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Why Serbia’s President Is a Threat to Europe

Aleksandar Vucic’s authoritarian government is aiding Russian and Chinese propaganda and allowing genocide denialists to celebrate war criminals.

By , the coordinator of the Balkans in Europe Policy Advisory Group and the Jean Monnet chair in the Europeanization of Southeastern Europe at the University of Graz, Austria.
Police officers walk past a mural depicting former Bosnian Serb military chief Ratko Mladic in Belgrade on Nov. 9, 2021.
Police officers walk past a mural depicting former Bosnian Serb military chief Ratko Mladic in Belgrade on Nov. 9, 2021.
Police officers walk past a mural depicting former Bosnian Serb military chief Ratko Mladic in Belgrade on Nov. 9, 2021. OLIVER BUNIC/AFP via Getty Images

In November and December 2021, thousands of Serbian citizens took to the streets, blocking key roads for three weekends to protest a proposed law facilitating expropriation seen as favoring a large-scale lithium mine planned in Western Serbia by the multinational company Rio Tinto.

The protesters are primarily concerned about the lack of transparency around the mine project; they also fear serious environmental damage and large-scale corruption. During the first protests, thugs with sticks beat protesters and tried to drive through the protests in a bulldozer in Sabac, the closest city to the planned mine. They were driven to the location in government cars, and there was little doubt that they were threatening demonstrators on behalf of the regime.

Today, no decision can be taken without Serbian President Aleksandar Vucic, who features on talk shows for hours on a weekly basis on all main TV channels. He heralded the deal as a major investment and offered it direct political support. Nevertheless, the demonstrations highlight that while Vucic might have absolute command of the country—188 of the 250 members of parliament were elected on his party list and his party controls nearly every municipality in the country—his rule is not uncontested.

In November and December 2021, thousands of Serbian citizens took to the streets, blocking key roads for three weekends to protest a proposed law facilitating expropriation seen as favoring a large-scale lithium mine planned in Western Serbia by the multinational company Rio Tinto.

The protesters are primarily concerned about the lack of transparency around the mine project; they also fear serious environmental damage and large-scale corruption. During the first protests, thugs with sticks beat protesters and tried to drive through the protests in a bulldozer in Sabac, the closest city to the planned mine. They were driven to the location in government cars, and there was little doubt that they were threatening demonstrators on behalf of the regime.

Today, no decision can be taken without Serbian President Aleksandar Vucic, who features on talk shows for hours on a weekly basis on all main TV channels. He heralded the deal as a major investment and offered it direct political support. Nevertheless, the demonstrations highlight that while Vucic might have absolute command of the country—188 of the 250 members of parliament were elected on his party list and his party controls nearly every municipality in the country—his rule is not uncontested.

After the protests gained momentum, Vucic at first appeared to concede and withdraw support for the project, but soon afterward, on Dec. 27, 2021, he reiterated his support and insisted it would go ahead after all.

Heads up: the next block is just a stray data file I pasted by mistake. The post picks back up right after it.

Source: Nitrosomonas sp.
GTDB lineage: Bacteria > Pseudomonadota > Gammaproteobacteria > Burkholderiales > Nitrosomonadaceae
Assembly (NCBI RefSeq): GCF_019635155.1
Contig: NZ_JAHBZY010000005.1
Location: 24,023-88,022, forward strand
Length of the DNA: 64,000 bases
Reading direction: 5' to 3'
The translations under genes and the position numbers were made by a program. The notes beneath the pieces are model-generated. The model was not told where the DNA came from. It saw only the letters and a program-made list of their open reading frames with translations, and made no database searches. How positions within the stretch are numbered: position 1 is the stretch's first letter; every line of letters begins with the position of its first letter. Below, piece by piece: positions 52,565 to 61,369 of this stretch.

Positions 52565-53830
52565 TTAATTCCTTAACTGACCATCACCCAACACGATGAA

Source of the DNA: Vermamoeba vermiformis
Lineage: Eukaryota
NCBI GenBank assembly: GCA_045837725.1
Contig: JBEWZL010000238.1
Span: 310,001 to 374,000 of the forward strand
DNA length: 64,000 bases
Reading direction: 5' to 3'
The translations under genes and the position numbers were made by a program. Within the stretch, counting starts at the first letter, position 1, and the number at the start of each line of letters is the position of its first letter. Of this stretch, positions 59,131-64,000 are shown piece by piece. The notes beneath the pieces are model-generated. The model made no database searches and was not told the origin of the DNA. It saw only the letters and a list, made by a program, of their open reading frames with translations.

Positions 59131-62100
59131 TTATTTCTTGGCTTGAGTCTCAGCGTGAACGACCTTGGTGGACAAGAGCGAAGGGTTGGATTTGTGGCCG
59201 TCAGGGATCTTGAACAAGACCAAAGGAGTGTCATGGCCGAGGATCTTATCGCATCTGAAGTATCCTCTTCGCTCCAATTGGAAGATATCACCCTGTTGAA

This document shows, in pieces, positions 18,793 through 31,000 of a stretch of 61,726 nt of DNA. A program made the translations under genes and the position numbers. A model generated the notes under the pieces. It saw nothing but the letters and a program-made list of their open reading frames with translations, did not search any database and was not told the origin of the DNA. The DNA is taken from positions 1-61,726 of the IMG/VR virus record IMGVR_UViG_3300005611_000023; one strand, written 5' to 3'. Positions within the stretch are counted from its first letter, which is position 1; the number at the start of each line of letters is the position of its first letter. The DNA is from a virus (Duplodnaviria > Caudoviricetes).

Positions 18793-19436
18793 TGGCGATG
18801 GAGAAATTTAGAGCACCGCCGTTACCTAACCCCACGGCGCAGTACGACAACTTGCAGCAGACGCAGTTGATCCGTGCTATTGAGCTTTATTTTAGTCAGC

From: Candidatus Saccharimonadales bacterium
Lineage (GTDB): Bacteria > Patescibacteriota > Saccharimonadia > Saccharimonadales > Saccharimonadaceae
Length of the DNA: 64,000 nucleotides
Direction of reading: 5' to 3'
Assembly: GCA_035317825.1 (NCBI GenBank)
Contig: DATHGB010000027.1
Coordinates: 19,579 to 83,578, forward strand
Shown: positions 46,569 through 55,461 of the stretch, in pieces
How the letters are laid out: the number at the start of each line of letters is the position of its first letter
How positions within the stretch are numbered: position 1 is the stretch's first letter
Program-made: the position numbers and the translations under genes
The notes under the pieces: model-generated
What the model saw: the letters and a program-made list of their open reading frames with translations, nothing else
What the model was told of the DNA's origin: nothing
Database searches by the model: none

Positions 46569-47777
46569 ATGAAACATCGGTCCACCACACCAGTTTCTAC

When Serbs look to Europe they look to Budapest, not Berlin.

Another spectacle in recent weeks underlined the menacing side of Vucic’s regime. In downtown Belgrade, there is a stain on a wall that does not seem to come off. It is a mural of Ratko Mladic, the war criminal responsible for genocide in the eastern Bosnian town of Srebrenica in 1995.

In July, the portrait of Mladic—who is serving his life sentence after being sentenced by the International Criminal Tribunal for the Former Yugoslavia—appeared in Belgrade, as such portraits did in many other towns in Serbia and the Republika Srpska, the entity of Bosnia he helped to create through war crimes. These were not the first portraits of Mladic to pop up, but they are appearing with increasing frequency, and earlier cases enjoyed less official protection.

Citizens keep trying to paint over the portraits, but diligent thugs keep restoring the most prominent portrait in a central Belgrade neighborhood. When two activists threw eggs at the portrait, they were arrested by plainclothes police. While nationalist tabloids close to the regime openly claim Mladic was a hero, the Serbian government has been protecting the mural without openly endorsing its motive.

By allowing the murals to be protected by unidentified thugs, the government is pandering to the nationalist electorate, while denying any responsibility for them and thus protecting its pro-European credentials. The closest it came to publicly supporting Mladic was when Minister of the Interior Aleksandar Vulin paid a visit to the mural after the arrests on Nov. 9, 2021.


The nationalist and authoritarian character of the Serbian government poses a threat for Serbia and the region. Vucic’s claim to be a pragmatic, mainstream European conservative might have seemed convincing in his first years in power, but it increasingly sounds hollow.

Vucic’s authoritarian course has increasingly distanced Serbia from the West and the European Union. While his party was supported by Western embassies in its first years, in hopes of promoting a pragmatic politician with whom one can do business, Vucic and the media his government controls have been promoting an anti-Western line.

By now, Serbia is an outlier in the Western Balkans. A regional poll commissioned by the Balkans in Europe Policy Advisory Group shows that 80.4 percent of the region’s citizens want their country to join the EU; in Serbia, that number is just 53.2 percent.

China and Russia are viewed as bigger supporters and more widely trusted, whether it’s due to the COVID-19 vaccines they donated or their leaders. This view has been compounded with the pandemic, with China being seen as the main provider of assistance—even though Belgrade bought the vaccines from Beijing, and there is no public information on the price paid—and the United States and the EU viewed as spreaders of fake news.